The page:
Anonymous said...

It's common sense that Britain has an axe to grind with Kibaki regime due to cancelled contracts in favour of China and Eastern Tigers.

Kenya is no longer a colony of UK and we can very well live without their aid. Britain should be busy addressing their genocide "Gulag" in Kenya before independence and dishing out compensation packages.

Currently, I wish their military could be kicked out of Archer's Post training ground near Nanyuki. It's on record that all they do there is rape women who go out to fetch firewood and water.

Britain has the bloodiest history ever from domination, exploitation, colonization and enabling looted cash from poor nations be stashed in their banks.

They should be busy confronting their issues with Muslim countries not poking their snout on our affairs. If they don't recognize the govt, why can't they withdraw their High Comm Mr Adam Wood as a sign of protest?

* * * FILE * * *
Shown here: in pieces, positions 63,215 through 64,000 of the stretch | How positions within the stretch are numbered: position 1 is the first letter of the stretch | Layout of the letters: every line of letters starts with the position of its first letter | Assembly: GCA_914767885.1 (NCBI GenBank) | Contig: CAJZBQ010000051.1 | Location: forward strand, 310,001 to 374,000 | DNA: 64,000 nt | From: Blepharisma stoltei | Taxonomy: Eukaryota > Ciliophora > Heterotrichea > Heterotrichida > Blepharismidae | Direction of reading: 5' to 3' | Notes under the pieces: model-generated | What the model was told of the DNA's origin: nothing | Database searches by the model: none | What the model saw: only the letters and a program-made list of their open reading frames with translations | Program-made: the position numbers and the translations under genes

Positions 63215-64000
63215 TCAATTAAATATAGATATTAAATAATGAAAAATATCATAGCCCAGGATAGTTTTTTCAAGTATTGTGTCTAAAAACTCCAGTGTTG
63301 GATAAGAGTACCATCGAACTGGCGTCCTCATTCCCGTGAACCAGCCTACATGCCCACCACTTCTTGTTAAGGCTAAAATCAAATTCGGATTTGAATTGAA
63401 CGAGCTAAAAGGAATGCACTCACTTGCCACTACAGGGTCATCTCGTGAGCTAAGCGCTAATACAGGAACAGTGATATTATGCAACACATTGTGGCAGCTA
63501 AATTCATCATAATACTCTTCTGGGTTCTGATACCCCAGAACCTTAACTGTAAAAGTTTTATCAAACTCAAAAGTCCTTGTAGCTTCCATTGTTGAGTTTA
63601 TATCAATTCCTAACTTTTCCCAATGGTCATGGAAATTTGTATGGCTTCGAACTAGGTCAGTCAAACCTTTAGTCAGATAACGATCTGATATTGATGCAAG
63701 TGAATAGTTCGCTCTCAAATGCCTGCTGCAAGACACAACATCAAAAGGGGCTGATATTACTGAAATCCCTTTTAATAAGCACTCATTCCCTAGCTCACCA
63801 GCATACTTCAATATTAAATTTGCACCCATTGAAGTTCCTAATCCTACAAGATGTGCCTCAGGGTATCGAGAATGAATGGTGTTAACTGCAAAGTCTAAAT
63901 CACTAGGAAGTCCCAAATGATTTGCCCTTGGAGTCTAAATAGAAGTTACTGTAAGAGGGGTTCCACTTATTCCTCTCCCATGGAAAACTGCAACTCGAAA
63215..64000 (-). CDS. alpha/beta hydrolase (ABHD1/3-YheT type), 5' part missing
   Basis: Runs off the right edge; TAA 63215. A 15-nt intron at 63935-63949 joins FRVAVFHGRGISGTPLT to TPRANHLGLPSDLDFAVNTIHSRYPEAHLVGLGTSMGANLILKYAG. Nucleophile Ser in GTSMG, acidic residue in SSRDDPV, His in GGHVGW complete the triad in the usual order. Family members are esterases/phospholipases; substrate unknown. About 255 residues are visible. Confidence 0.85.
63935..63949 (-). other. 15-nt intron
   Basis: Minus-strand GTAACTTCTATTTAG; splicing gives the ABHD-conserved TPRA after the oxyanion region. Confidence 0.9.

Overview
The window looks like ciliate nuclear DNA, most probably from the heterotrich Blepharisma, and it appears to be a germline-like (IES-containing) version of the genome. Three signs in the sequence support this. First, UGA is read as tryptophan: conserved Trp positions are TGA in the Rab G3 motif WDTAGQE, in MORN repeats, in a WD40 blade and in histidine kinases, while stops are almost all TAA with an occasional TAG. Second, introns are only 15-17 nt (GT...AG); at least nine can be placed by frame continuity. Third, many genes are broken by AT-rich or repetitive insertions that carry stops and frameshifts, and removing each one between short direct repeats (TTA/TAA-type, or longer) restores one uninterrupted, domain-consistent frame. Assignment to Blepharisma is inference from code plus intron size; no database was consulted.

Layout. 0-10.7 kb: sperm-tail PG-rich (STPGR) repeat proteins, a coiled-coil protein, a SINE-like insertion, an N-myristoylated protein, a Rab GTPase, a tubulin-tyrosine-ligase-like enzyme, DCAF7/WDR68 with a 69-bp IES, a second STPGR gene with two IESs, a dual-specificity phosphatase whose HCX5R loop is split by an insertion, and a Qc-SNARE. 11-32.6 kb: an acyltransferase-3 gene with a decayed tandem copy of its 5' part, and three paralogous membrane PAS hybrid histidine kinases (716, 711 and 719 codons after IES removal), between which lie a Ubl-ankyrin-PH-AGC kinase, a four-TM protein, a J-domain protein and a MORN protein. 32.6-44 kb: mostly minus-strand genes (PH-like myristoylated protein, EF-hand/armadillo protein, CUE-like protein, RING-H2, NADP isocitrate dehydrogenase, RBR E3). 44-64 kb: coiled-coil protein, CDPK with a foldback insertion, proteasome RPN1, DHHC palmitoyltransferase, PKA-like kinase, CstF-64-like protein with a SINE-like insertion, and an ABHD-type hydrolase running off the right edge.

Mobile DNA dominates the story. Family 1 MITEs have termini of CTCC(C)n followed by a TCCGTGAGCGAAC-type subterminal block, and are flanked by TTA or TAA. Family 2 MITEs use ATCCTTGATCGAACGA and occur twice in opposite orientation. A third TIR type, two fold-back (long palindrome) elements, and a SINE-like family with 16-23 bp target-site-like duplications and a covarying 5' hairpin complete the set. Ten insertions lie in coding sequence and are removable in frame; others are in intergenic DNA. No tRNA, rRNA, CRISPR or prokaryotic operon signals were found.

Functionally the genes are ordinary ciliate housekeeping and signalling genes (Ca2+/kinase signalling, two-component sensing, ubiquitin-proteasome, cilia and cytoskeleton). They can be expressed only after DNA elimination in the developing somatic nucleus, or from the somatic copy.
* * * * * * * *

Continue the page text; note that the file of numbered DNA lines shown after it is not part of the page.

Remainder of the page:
Well done Hon Wetangula for standing up for our sovereignity. We can very well solve our own problems without white supremacists interfering.


M-Pesa. NBI Kenya,

Anonymous said...

The kenyan people say no to the deaths.The kenyan people,want to know,why they have been allowed to happen.The kenyan people demand and end to these deaths.All leaders in the country to be held equally accountable.And by the way,were are the voices of the members of parliament? why are they silent?

Anonymous said...

The way forward is to have a new presidential election but barring the warlords Kibaki, Raila,Ruto and opportunist Kalonzo from contesting

Moyo Mkunjufu said...

Wetangula can talk all he wants under the protection of his masters in Nairobi. Let him try this in his home constituency in Sirisia. Probably they promised him land in Murang'a. If not he better start looking for some huko.